One of those is never having studied and gained a university degree. I am still overawed by anyone that has a degree, even if just a bachelor one. As for a PhD, I restrain myself not to shake hands or curtsy, offer to shoe-shine a PhD owner. It doesn’t matter when people tell me, all this glorifying of academia is grossly overrated and I should be satisfied with what I achieved. I married an academic, with a cum laude as well, but at times feel rotten, taking the credit as if somehow I was sitting next to Helvi during her studies at the Jyvaskyla university in Finland. It was so long ago. She did not speak much English and my Finnish consisted of one word ‘rakkaani’. We stumbled by in German, but love’s language is often simple, that one word Finnish poem sufficed, still does.

I read in Saturday’s paper a large full page ad from the University of New England. It exhorted the public to take up degrees in all sorts of studies. I went through all the options. How would it feel to hold a degree in Rural Science or bachelor of Criminology, Master of business? I could have studied medicine and spend years doing colonoscopies or alternatively, been a renowned dentist, looking at patients from the other end. A good lawyer; soothing warring couples in Family Court, while wearing a wig kept overnight in an Arnott’s biscuit tin. I could be walking through Law courts with a roped blue duffel bag slung (casually) over my shoulder and coughing significantly while passing an attractive , just minutes before walking out of chambers with her mint fresh decree nisi, fascinating divorcee.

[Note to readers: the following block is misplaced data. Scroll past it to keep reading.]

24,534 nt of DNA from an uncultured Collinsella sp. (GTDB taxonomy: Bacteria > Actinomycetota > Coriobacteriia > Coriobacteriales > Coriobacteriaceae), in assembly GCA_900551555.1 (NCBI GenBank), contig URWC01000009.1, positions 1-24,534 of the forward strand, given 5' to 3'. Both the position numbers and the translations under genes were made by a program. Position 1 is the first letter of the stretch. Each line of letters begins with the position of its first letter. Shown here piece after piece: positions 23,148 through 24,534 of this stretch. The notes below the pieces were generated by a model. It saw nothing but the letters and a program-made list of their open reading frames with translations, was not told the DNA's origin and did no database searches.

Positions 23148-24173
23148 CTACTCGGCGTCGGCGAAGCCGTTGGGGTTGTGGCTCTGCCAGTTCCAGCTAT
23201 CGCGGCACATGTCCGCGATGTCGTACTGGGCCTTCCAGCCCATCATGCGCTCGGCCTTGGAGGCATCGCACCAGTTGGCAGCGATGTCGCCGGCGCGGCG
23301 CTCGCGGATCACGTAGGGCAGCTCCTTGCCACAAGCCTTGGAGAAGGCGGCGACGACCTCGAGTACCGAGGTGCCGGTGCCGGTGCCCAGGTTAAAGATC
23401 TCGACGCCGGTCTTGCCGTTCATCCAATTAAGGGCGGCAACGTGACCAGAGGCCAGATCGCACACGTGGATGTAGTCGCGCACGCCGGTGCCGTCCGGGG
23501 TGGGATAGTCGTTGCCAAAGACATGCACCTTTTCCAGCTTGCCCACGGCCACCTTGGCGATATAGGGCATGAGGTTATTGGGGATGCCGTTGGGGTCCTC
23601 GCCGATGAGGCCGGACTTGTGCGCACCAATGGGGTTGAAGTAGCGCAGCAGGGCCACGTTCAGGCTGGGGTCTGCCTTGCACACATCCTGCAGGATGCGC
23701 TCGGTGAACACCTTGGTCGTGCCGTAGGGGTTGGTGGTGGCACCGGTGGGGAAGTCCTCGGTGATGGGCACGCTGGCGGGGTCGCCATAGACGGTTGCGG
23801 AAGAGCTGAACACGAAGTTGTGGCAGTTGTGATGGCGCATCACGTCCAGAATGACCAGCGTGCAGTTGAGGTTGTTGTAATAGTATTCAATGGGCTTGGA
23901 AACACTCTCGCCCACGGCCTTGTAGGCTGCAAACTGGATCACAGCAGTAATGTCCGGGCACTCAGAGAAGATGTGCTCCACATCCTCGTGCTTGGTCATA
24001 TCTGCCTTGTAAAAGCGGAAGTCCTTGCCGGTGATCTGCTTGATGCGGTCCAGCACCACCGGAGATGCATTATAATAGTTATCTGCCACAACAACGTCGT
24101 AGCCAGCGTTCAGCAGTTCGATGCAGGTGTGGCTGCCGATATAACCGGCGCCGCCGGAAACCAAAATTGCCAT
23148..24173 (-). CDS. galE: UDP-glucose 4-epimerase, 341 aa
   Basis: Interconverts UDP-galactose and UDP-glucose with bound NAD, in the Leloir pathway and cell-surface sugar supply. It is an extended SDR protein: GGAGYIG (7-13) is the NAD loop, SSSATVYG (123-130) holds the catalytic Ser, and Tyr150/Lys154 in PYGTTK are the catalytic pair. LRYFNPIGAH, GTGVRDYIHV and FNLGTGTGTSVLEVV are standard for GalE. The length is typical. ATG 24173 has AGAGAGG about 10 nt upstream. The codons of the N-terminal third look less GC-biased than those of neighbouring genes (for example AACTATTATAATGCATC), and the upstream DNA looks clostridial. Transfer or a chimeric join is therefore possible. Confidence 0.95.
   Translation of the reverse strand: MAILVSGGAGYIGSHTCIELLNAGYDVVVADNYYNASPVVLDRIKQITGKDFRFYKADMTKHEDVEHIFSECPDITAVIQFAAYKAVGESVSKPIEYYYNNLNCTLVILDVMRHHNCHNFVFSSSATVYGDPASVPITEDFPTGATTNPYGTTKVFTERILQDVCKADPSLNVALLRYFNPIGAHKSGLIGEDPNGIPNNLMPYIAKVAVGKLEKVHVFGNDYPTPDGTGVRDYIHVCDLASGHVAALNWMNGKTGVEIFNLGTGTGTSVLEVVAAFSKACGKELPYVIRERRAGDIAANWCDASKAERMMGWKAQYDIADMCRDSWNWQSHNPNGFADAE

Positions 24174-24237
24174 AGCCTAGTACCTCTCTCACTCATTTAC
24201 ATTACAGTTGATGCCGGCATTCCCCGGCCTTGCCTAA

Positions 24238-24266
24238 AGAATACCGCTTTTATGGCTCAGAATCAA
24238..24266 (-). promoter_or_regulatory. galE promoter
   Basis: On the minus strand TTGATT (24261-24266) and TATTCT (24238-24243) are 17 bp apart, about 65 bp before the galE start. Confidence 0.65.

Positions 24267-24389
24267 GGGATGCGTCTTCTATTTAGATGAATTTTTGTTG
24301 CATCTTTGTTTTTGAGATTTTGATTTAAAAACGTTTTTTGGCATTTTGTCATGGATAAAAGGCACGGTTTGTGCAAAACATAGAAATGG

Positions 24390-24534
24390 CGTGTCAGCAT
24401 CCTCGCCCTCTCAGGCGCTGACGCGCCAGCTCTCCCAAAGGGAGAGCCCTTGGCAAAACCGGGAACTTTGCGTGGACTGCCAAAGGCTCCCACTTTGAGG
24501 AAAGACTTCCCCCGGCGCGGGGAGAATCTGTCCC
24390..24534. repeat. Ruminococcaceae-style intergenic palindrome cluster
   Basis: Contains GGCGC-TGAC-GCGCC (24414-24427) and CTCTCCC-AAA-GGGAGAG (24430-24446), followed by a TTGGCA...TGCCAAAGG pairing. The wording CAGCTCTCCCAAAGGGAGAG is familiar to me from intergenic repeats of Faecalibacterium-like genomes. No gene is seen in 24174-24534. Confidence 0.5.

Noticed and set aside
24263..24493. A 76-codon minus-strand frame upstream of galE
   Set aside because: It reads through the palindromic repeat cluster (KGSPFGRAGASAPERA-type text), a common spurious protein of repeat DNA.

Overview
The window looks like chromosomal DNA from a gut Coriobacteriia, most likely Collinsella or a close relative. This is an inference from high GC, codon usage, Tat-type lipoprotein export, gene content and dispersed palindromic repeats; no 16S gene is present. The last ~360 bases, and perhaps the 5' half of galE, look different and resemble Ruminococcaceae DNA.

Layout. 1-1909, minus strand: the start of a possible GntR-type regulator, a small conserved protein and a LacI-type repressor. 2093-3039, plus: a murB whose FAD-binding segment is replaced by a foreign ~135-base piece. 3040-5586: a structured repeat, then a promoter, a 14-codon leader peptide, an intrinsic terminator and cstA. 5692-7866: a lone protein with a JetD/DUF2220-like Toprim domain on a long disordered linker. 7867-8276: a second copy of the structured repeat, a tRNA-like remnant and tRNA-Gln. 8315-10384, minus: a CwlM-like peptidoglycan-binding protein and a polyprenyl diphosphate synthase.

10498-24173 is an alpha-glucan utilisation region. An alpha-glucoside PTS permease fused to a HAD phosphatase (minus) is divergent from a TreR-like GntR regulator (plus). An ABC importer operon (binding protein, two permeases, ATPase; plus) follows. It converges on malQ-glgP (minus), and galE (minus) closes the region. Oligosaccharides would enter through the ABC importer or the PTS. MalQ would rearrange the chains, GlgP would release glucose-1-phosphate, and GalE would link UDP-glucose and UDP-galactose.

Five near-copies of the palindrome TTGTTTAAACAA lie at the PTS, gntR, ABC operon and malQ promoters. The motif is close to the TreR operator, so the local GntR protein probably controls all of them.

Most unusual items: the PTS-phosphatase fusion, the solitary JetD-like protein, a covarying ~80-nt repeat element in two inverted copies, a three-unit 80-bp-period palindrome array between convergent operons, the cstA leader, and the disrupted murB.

We all know that men think about sex nineteen times a day and not as previously thought every seven seconds or so. It is also claimed that they think about food about the same number of times. In any case, in sex-thinking at least, it is twice as much common in men as it is in women. I think it explains a lot. When taken in consideration that most man also wake up daily with an erection, (or ‘boner’ in American English) it is surprising men get to do anything at all. How did they manage to become doctor, statistician or admiral?

As a growing roseate cheeked school boy totally taken in by sprouting first pubic hairs, my greatest fear was being called in front of class while suffering an un-abating relentless case of tumescence (boner in US). I used to feverishly conjure up about being rope- bound on a tram track being run over. I was too young still relating that to the opposite sex. That came later. I kept thinking pensively that ‘this’ has to finally go somewhere. It just has to. It can’t be for nothing. My mind was inquiring and curious. I remember pushing it against a door lock. But, one glorious day, I happen to look at a women’s magazine ( my mother’s). (Oh, I know, there is a lot there), and stared at an advertisement for a girdle. It rose magnificently again and all fell into place. The puzzle was solved. Even so, miraculously, I weaned myself away from girdles and moved over to gir(d)ls. It took some time though. I could so easily have ended up sleeping with underwear with buttons under my pillow.

Of all the possibilities that came after Rotterdam, my parents migrating away from home and culture did play a role. I worked and earned in the New Country, did alright, but no degree.